The most important ally for Australia in promoting market mechanisms is the United States. This alliance with the United States also extends to the question of creating a broader framework that includes developing countries: ‘We will also continue to work with other countries, including the United States, to develop a truly global and effective framework to deal with climate change’ (Hillman, 2001b).

Australian Engagement with Sustainable Development

The significance of studying diverse institutional and historical traditions either of a nation state or such a transnational organization cannot be overstated when it comes to moving away from binary codes and conflicts evoked by many commentators.  Remarkably, issues of legitimacy are integral to the evolution of environmental policy in Australia.   Rather than happening in a vacuum, the changes summarized below reflected the importance of environmental policy to a significant number of voters.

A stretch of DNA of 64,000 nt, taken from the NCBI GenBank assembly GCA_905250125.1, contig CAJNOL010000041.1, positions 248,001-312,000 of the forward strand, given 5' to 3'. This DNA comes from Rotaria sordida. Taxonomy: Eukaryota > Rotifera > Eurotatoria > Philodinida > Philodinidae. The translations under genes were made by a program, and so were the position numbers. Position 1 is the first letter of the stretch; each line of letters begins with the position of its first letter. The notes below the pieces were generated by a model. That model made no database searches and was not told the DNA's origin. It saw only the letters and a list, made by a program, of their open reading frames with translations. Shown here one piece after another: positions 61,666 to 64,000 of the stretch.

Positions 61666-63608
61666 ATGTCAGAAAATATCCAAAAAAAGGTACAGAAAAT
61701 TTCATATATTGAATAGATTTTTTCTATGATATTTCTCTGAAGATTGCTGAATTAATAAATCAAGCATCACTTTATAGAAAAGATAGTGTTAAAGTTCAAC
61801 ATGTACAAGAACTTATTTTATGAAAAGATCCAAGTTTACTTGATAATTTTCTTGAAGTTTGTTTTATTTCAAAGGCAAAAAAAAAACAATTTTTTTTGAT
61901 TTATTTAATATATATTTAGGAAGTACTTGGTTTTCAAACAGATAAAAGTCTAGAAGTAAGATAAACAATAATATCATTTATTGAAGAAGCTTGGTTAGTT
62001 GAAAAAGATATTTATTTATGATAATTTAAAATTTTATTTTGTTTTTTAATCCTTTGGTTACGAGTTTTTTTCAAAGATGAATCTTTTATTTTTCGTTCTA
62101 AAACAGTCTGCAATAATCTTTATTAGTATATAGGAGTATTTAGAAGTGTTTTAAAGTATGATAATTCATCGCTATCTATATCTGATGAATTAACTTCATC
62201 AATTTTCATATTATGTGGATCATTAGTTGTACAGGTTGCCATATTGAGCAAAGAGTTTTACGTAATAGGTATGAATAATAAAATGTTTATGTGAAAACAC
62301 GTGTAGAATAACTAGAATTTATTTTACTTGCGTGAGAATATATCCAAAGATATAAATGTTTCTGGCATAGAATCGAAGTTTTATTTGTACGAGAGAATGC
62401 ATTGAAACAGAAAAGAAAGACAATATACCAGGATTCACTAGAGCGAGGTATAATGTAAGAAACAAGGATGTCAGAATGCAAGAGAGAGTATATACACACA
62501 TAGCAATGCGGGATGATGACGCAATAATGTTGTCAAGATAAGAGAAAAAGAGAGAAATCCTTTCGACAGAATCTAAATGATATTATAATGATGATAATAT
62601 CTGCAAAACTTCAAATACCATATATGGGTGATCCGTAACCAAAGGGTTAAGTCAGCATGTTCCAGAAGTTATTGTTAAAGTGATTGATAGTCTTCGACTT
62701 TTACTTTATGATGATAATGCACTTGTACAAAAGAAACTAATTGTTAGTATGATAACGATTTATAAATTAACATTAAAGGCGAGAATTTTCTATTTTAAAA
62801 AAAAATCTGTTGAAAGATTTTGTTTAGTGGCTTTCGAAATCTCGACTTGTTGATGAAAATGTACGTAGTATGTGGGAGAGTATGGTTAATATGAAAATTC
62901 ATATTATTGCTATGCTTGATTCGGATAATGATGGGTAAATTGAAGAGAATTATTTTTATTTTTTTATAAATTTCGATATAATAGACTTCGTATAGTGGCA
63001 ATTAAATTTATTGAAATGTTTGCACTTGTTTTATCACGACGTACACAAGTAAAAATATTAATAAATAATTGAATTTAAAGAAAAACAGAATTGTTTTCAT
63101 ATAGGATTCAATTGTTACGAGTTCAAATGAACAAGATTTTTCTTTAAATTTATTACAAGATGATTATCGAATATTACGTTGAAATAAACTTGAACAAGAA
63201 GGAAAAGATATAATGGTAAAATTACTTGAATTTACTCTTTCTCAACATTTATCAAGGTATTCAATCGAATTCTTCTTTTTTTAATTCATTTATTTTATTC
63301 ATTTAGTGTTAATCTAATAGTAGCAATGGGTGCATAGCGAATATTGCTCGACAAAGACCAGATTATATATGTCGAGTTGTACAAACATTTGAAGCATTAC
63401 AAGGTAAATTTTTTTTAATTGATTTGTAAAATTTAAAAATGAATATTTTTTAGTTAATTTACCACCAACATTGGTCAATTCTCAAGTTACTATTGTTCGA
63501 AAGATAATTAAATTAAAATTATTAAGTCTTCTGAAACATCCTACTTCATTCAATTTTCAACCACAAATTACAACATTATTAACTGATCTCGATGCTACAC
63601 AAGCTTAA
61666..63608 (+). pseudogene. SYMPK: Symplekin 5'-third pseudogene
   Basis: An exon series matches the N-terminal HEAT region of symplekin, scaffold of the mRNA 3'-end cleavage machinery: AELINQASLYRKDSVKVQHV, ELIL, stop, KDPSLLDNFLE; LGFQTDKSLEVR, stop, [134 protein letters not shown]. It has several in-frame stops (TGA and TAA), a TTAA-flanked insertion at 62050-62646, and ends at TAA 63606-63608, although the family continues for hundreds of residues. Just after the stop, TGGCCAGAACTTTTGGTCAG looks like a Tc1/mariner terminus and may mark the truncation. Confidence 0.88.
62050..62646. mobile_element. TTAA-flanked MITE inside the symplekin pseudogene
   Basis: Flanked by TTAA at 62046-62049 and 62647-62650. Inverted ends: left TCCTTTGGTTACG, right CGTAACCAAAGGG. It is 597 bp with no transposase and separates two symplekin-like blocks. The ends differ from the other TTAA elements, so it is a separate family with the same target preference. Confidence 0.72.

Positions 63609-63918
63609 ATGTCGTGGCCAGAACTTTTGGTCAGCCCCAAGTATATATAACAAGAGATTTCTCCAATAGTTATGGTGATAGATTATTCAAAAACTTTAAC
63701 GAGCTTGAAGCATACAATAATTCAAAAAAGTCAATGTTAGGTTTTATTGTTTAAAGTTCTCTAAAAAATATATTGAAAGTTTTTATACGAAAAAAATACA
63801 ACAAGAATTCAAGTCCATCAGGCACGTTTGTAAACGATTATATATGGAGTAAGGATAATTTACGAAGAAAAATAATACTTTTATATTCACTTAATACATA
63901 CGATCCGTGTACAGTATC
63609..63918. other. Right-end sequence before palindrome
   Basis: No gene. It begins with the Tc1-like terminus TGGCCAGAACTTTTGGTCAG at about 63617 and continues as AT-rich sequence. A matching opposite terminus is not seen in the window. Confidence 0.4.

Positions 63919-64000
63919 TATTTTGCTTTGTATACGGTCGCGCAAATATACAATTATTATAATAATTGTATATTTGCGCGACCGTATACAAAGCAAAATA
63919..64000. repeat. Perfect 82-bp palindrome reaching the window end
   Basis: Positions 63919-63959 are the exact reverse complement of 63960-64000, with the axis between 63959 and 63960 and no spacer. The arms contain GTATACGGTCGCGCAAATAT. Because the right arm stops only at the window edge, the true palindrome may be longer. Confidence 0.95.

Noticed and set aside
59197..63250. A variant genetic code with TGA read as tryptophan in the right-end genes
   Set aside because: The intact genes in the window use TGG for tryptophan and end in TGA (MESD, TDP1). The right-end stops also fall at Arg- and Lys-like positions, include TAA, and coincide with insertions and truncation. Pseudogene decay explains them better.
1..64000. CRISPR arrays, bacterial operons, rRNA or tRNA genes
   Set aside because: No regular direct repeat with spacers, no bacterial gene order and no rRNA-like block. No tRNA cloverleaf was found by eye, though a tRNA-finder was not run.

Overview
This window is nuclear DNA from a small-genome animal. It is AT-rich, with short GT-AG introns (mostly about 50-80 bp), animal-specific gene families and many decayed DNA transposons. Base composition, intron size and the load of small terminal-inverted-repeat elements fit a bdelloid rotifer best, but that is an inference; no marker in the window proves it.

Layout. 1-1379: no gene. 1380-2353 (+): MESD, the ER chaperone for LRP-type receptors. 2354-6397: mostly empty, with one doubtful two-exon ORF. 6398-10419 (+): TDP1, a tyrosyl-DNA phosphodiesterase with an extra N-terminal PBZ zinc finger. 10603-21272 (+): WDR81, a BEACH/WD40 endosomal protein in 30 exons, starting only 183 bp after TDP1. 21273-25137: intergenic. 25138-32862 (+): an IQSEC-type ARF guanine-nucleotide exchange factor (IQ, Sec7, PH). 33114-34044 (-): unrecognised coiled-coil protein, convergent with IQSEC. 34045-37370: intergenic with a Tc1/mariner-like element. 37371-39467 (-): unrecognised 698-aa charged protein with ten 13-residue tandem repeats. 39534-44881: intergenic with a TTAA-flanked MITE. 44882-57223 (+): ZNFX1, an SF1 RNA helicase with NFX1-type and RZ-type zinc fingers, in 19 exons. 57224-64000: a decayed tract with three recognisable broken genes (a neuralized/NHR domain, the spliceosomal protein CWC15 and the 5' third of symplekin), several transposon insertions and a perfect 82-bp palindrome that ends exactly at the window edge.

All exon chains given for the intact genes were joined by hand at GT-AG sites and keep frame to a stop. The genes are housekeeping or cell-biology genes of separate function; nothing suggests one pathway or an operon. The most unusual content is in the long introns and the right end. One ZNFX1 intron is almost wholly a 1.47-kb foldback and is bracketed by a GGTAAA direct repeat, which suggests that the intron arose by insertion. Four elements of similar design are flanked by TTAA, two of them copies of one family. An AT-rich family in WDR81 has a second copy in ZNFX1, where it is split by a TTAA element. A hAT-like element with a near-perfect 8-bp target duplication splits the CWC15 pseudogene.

Especially, there was an important shift in opinion between February and June 1989 – caused mainly by increasing concern about climate change and by the unexpected success of the Green Independents in Tasmania, where they attracted nearly 20 per cent of the vote (see Papadakis, 1996: 172-3).   This signaled clear warning Australian political parties to take the environment earnestly or risk losing office.  Moreover, ever since 1983, when the environment was first exploited as a major election concern at the Federal level, the preferences of green parties and recommendations by green political organizations became important to Labor’s success. Labor was therefore particularly keen to adopt such notions as sustainable development as a way of resolving environmental and economic objectives.